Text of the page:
By Cara Rosenbloom
An adamant “I’m not going to eat that” from three-year-old Zachary is common dinner-table chatter for Toronto mom Erin Griffiths. She’s not surprised by the statement; her parents say that she was a picky eater too. “I think there are certain things that children generally dislike — vegetables, bread crusts, fish — without actually being told not to like them. That’s Zachary.”
A recent poll found 60 percent of Canadian moms think their children are picky eaters. And many parents stress over their children’s food jags and tiny appetites, but according to the experts, their worries may be unwarranted. “Picky eating is normal,” says dietitian Ellyn Satter, author of Child of Mine: Feeding with Love and Good Sense (Bull Publishing). “Everyone, from child to adult, enjoys some foods and not others.” Children who only like certain foods, eat more one day than the next or have small portions are simply displaying expected developmental behaviours, she says.
Some parents think children use pickiness to get attention or manipulate certain situations, and for about 20 percent of children this may be the case. If kids can get away with bad behaviour, they’ll keep at it. However, picky eating is likely genetic for the other 80 percent. This means each child has a unique set of food preferences that are preprogrammed. So you can drop the self-blame game — it’s not your cooking! These kids aren’t looking for attention. They may just dislike the taste or texture of certain foods.
A study conducted at the University of Copenhagen involving 8,900 Danish schoolchildren discovered taste perception does change as kids enter their teen years, with a decreased preference for the sweet flavours little ones love so much. And as we age, we also tend to lose taste buds. This is why to a child, sodium is saltier, sugar is sweeter and spicy is hotter than how adults perceive these flavours. Satter explains that some kids are even considered “super-tasters” and detect bitter flavours in foods such as broccoli and cabbage, which adults find neutral tasting.
“Some kids are picky about certain textures too,” continues Satter. Anything from creamy-smooth yogurt to crunchy crackers can be a turnoff, depending on the child. The good news is that this doesn’t mean your child will never eat these things. “Picky kids can learn to like certain flavours and textures; they may just need more time and exposure to these foods than other children,” says Satter.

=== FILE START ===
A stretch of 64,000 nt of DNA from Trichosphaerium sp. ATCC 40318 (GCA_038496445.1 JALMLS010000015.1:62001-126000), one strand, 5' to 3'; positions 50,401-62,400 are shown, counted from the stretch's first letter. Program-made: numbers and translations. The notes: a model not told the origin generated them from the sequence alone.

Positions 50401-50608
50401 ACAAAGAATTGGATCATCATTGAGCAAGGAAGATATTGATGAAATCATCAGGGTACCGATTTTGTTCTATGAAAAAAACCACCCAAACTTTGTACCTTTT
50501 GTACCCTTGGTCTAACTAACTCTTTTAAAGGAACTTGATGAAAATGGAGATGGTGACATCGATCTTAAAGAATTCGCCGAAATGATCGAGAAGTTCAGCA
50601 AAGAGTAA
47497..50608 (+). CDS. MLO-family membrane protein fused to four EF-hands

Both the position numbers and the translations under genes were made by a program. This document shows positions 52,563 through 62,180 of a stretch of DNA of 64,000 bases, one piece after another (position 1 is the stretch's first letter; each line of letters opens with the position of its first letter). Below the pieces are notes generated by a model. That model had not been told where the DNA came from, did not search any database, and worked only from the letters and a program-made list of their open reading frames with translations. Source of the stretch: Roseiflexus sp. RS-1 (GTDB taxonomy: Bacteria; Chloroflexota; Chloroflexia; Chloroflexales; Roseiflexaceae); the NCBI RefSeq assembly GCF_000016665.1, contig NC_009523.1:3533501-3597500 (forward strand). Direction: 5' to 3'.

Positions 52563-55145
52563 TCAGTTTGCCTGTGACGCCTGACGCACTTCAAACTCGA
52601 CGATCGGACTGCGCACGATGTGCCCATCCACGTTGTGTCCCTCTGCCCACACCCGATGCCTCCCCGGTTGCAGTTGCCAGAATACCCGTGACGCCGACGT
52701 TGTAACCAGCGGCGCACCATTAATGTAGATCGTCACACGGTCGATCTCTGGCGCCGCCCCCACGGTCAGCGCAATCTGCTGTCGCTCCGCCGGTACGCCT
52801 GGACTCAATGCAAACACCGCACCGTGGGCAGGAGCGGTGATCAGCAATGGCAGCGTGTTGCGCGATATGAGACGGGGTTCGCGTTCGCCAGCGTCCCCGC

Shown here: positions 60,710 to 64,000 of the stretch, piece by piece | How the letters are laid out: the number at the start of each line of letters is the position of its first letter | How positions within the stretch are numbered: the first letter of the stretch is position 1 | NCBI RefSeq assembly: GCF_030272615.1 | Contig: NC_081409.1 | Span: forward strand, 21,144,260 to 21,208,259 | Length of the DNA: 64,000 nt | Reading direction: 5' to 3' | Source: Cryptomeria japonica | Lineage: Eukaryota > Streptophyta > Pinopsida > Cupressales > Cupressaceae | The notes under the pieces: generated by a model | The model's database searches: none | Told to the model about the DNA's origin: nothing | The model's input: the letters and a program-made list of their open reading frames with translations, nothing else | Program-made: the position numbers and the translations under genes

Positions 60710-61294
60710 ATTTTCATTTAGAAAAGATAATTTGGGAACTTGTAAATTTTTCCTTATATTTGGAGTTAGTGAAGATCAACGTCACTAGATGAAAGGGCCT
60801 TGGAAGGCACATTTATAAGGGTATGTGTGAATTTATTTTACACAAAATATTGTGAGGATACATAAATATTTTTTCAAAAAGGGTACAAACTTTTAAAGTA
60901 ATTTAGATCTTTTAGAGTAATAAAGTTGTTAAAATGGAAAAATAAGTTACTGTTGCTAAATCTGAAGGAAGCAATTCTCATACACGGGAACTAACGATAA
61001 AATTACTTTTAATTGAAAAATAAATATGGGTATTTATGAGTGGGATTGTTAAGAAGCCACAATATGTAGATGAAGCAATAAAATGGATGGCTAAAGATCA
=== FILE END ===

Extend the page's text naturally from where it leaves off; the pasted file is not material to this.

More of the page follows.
Repeat this mantra: “Battles at the dinner table will not last forever!” Like other bleak childhood stages (remember midnight feedings and the terrible twos?), picky eating is usually just a phase. However, it is important to seek some professional help if you feel your child’s intake is being compromised or if you are feeling overwhelmed in managing his pickiness. “In young children, what and how much they eat is an expression of their growing need for independence,” says Anna Tedesco-Bruce, a dietitian at Toronto’s Hospital for Sick Children and mom of four. “Food is an easy tool for kids to use since we are dependent on it and eat many times each day.”
To introduce more foods into your child’s diet, each meal should include at least two that he enjoys. Then, introduce new foods by pairing the familiar with the unfamiliar, suggests Satter. It’s up to your children to decide what and how much they will eat from the healthy foods you offer. Another helpful idea is to eat as a family so kids will see how enjoyable food can be. “We used to feed Zachary first, put him to bed and then have dinner on our own. Lately, we have started to eat together as a family. It seems to be making a difference,” says Griffiths.
Picky eating habits can dissipate if parents are patient at mealtimes. Do not cater to your child’s every whim or pressure him to eat certain foods. Retain control, don’t dwell on the pickiness and your child may one day enjoy broccoli. “When I think back on all of the foods that I hated as a child and subsequently came to love as an adult, I am very hopeful that Zachary will follow suit as he gets older,” says Griffiths.
Toronto-based registered dietitian Cara Rosenbloom’s four-year-old daughter enjoys most foods but dislikes hummus and avocado.